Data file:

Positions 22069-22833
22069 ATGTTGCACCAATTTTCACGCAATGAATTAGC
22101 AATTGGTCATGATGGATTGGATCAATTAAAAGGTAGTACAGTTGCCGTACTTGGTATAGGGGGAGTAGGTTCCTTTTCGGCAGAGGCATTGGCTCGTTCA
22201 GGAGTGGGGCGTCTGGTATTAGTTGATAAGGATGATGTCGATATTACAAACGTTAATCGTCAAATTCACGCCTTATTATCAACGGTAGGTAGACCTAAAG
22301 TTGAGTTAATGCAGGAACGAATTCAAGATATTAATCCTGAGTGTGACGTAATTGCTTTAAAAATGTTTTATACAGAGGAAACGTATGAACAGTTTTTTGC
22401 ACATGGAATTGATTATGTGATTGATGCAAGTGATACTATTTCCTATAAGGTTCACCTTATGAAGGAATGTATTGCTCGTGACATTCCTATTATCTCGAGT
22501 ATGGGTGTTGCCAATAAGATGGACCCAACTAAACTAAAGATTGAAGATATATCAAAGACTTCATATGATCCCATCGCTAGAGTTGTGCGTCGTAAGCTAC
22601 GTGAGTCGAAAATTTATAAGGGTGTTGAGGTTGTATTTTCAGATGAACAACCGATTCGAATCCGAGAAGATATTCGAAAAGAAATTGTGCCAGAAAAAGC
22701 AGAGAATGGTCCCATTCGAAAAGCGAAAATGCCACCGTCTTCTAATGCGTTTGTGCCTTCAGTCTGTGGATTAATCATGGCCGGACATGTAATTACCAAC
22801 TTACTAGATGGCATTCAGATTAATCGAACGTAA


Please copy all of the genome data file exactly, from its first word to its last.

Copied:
Positions 22069-22833
22069 ATGTTGCACCAATTTTCACGCAATGAATTAGC
22101 AATTGGTCATGATGGATTGGATCAATTAAAAGGTAGTACAGTTGCCGTACTTGGTATAGGGGGAGTAGGTTCCTTTTCGGCAGAGGCATTGGCTCGTTCA
22201 GGAGTGGGGCGTCTGGTATTAGTTGATAAGGATGATGTCGATATTACAAACGTTAATCGTCAAATTCACGCCTTATTATCAACGGTAGGTAGACCTAAAG
22301 TTGAGTTAATGCAGGAACGAATTCAAGATATTAATCCTGAGTGTGACGTAATTGCTTTAAAAATGTTTTATACAGAGGAAACGTATGAACAGTTTTTTGC
22401 ACATGGAATTGATTATGTGATTGATGCAAGTGATACTATTTCCTATAAGGTTCACCTTATGAAGGAATGTATTGCTCGTGACATTCCTATTATCTCGAGT
22501 ATGGGTGTTGCCAATAAGATGGACCCAACTAAACTAAAGATTGAAGATATATCAAAGACTTCATATGATCCCATCGCTAGAGTTGTGCGTCGTAAGCTAC
22601 GTGAGTCGAAAATTTATAAGGGTGTTGAGGTTGTATTTTCAGATGAACAACCGATTCGAATCCGAGAAGATATTCGAAAAGAAATTGTGCCAGAAAAAGC
22701 AGAGAATGGTCCCATTCGAAAAGCGAAAATGCCACCGTCTTCTAATGCGTTTGTGCCTTCAGTCTGTGGATTAATCATGGCCGGACATGTAATTACCAAC
22801 TTACTAGATGGCATTCAGATTAATCGAACGTAA